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Making the Muslim World: Pre-Islamic Arabia



Pre-Islamic Arabia

The common narrative about pre-Islamic Arabia is pretty straightforward and simple: the Arabs were polytheistic pagans who worshipped many different gods before the arrival of Islam. The main source of this narrative describing pre-Islamic Arabia has been the seerah, or biography literature, of the Prophet Muhammad, written by Muslim authors a few centuries after his life. These are good sources, and a lot of the information in them is confirmed by archaeological evidence. However, most of these accounts were written with a specific purpose; to legitimize the Islamic monotheistic tradition as triumphant or to contrast with the backwardness of the pre-Islamic Arabs. Paganism was an established trope that was used to bring sharp relief to the distinction between Islamic practice and what came before. Thus, it would be fair to say that these accounts are biased and that the people that are talked about—those who practiced the polytheistic religions of pre-Islamic Arabia—had no say in telling the story about their religious tradition. And therefore, to get a picture that is more balanced, nuanced, and historically accurate, we must look beyond. 

Inscription in pre-Islamic Arabia
By Ahmad Al-Jallad

However, we are helped by an explosion of activity when it comes to the exploration of ancient Arabia. Archaeological excavations and expeditions are turning up some revolutionary findings. For instance, rock inscriptions from the ancient Arabs now give us first-hand accounts of the culture, tradition, and religion of this lost culture. And once we start to look at the new scholarly and archaeological findings, a picture emerges that is more developed and nuanced than the simple classical narrative presented at the beginning. With the latest scholarly research in mind, let us look at the fascinating world of religion in pre-Islamic Arabia.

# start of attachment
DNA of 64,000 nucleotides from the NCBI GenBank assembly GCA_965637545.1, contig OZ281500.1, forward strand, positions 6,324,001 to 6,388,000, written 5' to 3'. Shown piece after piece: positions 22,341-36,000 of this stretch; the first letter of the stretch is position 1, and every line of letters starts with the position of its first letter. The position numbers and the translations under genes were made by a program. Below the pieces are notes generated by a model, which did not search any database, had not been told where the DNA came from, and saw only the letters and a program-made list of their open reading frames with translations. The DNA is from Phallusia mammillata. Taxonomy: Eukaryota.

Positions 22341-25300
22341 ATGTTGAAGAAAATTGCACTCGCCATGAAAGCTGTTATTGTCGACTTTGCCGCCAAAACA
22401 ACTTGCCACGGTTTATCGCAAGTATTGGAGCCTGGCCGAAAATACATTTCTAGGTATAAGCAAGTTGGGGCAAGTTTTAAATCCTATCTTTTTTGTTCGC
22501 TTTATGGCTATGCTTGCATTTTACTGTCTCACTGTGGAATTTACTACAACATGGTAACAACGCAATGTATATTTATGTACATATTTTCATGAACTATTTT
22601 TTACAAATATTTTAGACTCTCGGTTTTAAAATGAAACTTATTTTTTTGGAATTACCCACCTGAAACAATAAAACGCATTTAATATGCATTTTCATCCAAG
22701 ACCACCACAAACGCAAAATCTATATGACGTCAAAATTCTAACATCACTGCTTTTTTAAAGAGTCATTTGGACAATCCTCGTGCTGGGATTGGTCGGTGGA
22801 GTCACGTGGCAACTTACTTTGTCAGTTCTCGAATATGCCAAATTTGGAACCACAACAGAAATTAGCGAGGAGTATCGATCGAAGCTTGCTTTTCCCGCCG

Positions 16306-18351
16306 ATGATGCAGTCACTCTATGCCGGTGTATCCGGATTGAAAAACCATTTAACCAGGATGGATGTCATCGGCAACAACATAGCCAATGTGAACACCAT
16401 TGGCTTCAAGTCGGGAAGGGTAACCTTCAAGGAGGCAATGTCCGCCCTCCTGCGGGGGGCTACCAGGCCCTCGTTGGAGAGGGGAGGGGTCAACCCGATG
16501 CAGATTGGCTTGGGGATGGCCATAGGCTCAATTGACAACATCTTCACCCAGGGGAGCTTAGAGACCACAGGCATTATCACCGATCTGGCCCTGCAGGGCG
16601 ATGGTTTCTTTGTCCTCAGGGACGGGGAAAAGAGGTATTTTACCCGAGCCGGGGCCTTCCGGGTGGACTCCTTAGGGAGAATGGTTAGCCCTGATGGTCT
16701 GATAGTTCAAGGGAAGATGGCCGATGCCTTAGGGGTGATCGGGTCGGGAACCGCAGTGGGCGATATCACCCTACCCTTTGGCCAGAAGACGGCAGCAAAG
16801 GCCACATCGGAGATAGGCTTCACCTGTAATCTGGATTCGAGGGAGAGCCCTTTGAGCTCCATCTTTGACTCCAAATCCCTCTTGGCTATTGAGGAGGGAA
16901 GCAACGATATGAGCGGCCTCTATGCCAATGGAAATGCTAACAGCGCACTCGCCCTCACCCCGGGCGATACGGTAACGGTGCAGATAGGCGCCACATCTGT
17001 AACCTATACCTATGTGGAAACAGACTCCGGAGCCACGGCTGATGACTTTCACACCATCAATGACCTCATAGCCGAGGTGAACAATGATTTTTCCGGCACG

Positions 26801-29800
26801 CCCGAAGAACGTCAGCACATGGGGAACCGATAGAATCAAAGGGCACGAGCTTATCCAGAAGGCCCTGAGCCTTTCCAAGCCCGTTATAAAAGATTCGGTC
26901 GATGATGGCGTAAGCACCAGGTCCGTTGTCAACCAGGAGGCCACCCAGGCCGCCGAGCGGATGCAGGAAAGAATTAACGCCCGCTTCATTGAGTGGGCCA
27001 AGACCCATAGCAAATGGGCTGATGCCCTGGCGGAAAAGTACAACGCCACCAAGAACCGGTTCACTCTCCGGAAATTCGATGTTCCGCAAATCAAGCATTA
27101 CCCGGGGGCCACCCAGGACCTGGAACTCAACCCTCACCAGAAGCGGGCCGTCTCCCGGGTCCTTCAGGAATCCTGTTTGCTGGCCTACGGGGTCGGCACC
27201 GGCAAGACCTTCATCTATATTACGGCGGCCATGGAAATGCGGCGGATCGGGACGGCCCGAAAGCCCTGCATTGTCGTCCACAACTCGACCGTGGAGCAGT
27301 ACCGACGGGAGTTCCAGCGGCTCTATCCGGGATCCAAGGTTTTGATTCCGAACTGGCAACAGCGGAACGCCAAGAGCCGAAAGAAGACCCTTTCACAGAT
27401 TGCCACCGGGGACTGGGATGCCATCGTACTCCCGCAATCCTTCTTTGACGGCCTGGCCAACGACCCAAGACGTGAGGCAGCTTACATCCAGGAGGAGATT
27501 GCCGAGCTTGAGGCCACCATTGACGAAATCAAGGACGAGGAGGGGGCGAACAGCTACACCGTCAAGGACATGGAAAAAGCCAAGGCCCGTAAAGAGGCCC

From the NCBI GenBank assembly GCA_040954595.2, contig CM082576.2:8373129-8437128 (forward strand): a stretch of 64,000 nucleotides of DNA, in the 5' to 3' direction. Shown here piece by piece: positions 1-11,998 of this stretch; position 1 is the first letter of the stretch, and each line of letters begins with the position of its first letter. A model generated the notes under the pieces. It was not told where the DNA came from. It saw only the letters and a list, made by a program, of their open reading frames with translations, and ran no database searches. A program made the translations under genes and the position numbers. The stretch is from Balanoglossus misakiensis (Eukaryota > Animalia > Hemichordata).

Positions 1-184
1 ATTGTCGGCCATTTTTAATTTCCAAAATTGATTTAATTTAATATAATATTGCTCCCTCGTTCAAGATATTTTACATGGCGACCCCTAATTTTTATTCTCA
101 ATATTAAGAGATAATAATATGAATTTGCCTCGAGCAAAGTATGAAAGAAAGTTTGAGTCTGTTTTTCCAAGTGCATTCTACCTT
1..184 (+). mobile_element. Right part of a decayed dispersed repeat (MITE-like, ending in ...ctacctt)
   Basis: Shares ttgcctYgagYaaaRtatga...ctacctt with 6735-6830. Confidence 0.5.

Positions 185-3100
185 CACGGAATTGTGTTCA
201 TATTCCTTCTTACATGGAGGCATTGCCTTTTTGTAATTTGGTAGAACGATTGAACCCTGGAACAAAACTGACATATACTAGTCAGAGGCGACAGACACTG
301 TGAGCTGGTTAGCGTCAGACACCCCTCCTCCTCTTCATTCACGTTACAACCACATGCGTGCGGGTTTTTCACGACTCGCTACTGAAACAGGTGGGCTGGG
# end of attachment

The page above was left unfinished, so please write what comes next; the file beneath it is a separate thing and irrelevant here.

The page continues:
Pre-Islamic Arabia provides us with enormous periods in which things could differ and change dramatically. However, for this article, we will focus primarily on the period immediately preceding the Prophet Muhammad, the eve of Islam.

Map of Pre-Islamic Arabia
The map of Pre-Islamic Arabia

Geography of Arabia

The Arabian Peninsula covers an area of over 2 million square kilometers. Situated between Asia, Africa, and Europe, the Arabian Peninsula is unique in its connection with all three continents of the Old World. Despite its position, it has mostly been ignored by outsiders: the Ancient Egyptians chose to expand into the Fertile Crescent rather than venture into Arabia’s deserts. Alexander the Great passed by it in the 300s BCE on his way to Persia and India. The Great Roman Empire attempted to invade the peninsula through Yemen in the 20s BCE but failed to annex the region.

One could hardly blame outsiders for ignoring the Arabian Peninsula. Its dry climate is barely hospitable, even for the nomads who live there. Monsoon winds bring seasonal rains to the southern coast of the peninsula in the autumn, but the quickly rising landscape stifles these. Similarly, rain barely touches the northern extremities of the Arabian Desert. The result is that the vast majority of the peninsula remains dry year-round. Parched riverbeds, known as wadis, run throughout the land, yet they can barely be called rivers. When clouds gather and rains fall, they become gushing and powerful waterways, essential for the growth of the seasonal flora that manages to bloom in this dry land. Once the wet season is over, however, wadis turn to their usual, dry state. More reliable are the oases—small fertile spots surrounded by the vast expanse of the desert. They were capable of serving hosts to small communities, or travellers, but were hardly enough to sustain an advanced and large society.

Lifestyle and Tradition in Pre-Islamic Arabia

Civilizations are shaped by the environment in which they develop, and the people of pre-Islamic Arabia were no exception. Everything about the life of Arabs was influenced by the environment in which they lived.

As the deserts could not support settled civilization, the Arabs lived a nomadic life, constantly on the move in search of fertile land for their flocks. According to a theory, the term “Arab” comes from a Semitic root meaning “wandering” or “nomadic.” The Arabs would spend summers around whatever oases or wells they could rely on year after year. After months of enduring the summer heat, they would migrate to the south, where rain fell in the autumn and fertile land appeared for their herds. This gave their flocks of sheep, goats, and camels enough food to live off through winters as they would temporarily settle. By the time the rains stopped and the dry season began, the Arabs returned to their oases and wells to wait out another summer. This cycle has been the norm for the Arabs since time immemorial, and it remains in place for the Bedouin Arabs living in Arabia’s deserts.